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Taking a stroll around the socket
Eight DDR4 DIMM slots are one of the more impressive features of high-end boards built on Intel's X99 platform. That's even more true when we consider that boards like the X99-A II can support up to 128GB of RAM when fully populated. These slots take up a great deal of real estate on the board, which can push slots and sockets closer together than on mainstream platforms. Take the top-most PCIe slot on the X99-A II, for instance. It's close enough to the CPU socket that there's potential for clearance issues with large aftermarket CPU coolers. To help you figure out which components can safely fit together on the board, we've provided the measurements below:

Five fan headers are within easy reach of the CPU socket: two for CPU fans, one for use with a CPU liquid-cooler pump, one for a system fan, and one high-amperage header that can supply 3A of current.

Unlike many X99 boards, the X99-A II doesn't have the DIMM slots butting right up against the top edge of the motherboard. This can make installing and removing DIMMs easier since it grants better access to the locking mechanisms on each slot. This breathing room comes at the cost of the top-most expansion slot, however, leaving the board with six PCI Express expansion slots.

The X99-A II gives us four PCIe x16 slots. Three of these are fed with Gen3 lanes from the CPU: the left-most and two right-most x16 slots. SLI and CrossFire configurations with up to three video cards are supported with both 40-lane and 28-lane CPUs from the Haswell-E and Broadwell-E families alike.

For dual-card setups, the first and third x16 slots from the left should be used, and each of those will get the full 16 lanes with 40-lane CPUs. This arrangement gives breathing room not only for a pair only double-wide cards, but also for two triple-slot behemoths. In the unlikely event that you can find a reason to use two triple-slot coolers, you won't be left with any remaining PCIe slots, but you'd be the talk of the town. The right-most x16 slot comes in to play for three-card configs.

The second PCIe x16 slot from the left is fed with Gen2 lanes from the chipset. Normally, this slot gets by with a single lane of bandwidth, but if you're willing to disable the board's right-most PCIe x1 slot and the USB 3.1 controller, it can be fed with four lanes of Gen2 PCIe goodness. My take is that it would have been preferable to have this lane-sharing happen with the left-most PCIe x1 instead, because it's far more likely to be covered up by a graphics card.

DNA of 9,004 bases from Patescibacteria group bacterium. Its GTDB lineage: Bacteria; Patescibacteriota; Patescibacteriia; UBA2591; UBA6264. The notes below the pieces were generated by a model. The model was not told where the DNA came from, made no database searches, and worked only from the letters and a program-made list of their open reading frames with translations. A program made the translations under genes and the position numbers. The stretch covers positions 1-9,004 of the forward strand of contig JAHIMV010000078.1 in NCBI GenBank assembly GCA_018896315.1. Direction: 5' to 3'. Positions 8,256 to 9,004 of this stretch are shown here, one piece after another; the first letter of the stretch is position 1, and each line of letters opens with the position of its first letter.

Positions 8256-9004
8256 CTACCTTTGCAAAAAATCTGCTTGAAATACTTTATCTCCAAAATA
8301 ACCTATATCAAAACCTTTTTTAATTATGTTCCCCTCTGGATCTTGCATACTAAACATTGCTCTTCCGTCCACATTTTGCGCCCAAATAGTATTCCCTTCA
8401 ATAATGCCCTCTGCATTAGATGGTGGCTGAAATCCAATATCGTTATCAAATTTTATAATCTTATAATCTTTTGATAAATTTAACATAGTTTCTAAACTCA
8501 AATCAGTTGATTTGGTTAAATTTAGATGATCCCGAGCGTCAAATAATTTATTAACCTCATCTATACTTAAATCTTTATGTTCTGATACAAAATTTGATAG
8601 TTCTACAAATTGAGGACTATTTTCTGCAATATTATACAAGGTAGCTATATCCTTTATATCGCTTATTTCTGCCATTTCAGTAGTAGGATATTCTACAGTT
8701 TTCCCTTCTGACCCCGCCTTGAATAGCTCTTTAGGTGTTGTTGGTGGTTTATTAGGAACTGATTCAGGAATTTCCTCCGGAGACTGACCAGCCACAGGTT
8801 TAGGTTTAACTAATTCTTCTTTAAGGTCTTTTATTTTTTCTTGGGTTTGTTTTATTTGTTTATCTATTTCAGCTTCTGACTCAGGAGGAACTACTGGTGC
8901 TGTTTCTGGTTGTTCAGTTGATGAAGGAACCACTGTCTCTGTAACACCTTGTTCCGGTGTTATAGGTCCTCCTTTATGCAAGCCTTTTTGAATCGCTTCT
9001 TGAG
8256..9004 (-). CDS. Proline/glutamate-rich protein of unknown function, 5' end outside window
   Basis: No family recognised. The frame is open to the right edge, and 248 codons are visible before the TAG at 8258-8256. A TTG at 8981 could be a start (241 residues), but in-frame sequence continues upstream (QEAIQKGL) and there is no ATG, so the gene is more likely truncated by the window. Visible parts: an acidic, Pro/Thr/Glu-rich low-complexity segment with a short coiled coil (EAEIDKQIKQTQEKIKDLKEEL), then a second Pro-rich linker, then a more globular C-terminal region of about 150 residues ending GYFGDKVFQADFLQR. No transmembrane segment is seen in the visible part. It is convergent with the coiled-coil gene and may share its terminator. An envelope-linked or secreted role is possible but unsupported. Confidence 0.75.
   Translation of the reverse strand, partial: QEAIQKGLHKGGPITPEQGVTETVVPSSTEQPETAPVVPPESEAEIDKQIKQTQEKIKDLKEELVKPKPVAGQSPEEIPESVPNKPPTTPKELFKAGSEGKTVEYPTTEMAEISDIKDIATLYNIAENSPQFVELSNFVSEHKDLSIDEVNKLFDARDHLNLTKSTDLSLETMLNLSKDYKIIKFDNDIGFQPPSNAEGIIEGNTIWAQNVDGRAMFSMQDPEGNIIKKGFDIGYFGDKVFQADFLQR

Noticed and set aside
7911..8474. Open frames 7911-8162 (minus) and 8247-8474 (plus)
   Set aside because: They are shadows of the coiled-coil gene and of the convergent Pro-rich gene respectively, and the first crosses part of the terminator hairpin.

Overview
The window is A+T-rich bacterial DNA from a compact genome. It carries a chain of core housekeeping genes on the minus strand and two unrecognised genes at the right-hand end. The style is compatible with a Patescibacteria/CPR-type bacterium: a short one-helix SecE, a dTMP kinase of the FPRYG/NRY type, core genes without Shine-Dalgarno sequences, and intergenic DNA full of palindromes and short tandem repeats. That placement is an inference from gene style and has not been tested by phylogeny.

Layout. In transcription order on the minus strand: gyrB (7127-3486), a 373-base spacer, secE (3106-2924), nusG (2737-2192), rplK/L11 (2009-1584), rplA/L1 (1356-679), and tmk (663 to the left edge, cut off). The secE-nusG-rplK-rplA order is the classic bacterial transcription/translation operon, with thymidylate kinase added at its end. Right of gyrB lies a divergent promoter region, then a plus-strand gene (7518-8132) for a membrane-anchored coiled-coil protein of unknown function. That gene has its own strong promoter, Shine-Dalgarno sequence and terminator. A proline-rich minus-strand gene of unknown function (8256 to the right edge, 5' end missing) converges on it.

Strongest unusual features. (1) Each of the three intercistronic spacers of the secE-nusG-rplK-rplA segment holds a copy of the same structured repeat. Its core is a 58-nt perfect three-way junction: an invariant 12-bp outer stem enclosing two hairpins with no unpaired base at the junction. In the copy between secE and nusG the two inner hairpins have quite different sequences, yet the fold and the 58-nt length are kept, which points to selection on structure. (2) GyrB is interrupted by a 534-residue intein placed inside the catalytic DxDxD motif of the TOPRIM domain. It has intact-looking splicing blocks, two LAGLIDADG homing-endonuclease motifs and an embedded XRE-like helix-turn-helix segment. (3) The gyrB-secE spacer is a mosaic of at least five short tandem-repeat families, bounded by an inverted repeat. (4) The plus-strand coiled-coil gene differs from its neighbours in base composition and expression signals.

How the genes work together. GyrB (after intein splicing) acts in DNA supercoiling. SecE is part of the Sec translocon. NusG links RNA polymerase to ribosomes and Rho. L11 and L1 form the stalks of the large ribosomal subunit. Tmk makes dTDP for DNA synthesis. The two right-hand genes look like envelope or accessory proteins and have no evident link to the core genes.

The silver cladding on the left-most PCI Express x16 slots is more than just some bling. Similar to other boards that we've looked at lately, Asus has reinforced this primary PCIe slot with a metal shroud that is soldered to the board at multiple points. This setup, which Asus calls SafeSlot, should reduce the chance of damage to the PCIe slot if you're transporting a system that has a massive video card, but we'd still recommend removing any expansion cards rather than chancing damage to the board with a bump or jostle. It's somewhat surprising to see this reinforcement on the first PCIe slot only. It would have been nice to have all three of the PCIe slots that are connected to the CPU protected in this manner.

On the subject of bling, the PCIe slots don't leave us wanting. The translucent locking mechanisms on each of the x16 PCIe slots actually have embedded RGB LEDs in them. This lighting works in conjunction with the audio trace path lighting as well as any LED strips connected to the onboard 4-pin RGB headers. More on this later.

The number of lanes going to each slot for the different possible multi-GPU configurations will depend on whether your little slice of Broadwell-E silicon has 40 or 28 PCIe lanes enabled. Rather than attempting to paint you a picture with prose, we've instead mapped out how PCIe lanes are assigned to slots in diagrams. Click the buttons to toggle between the two possible processor options:

All four x16 slots are usable, no matter how many PCIe lanes your CPU provides. The processor choice just governs how many lanes each x16 slot gets: for models with 40 lanes, the three CPU-fed slots will have lane arrangements of x8/16/x8, while those running Core i7-6800Ks are looking at x8/x8/x8.

Between the third and fourth x16 slots we find the tail end of the board's M.2 socket. We'll look at it in more detail on the next page when we examine the X99-A II's storage features.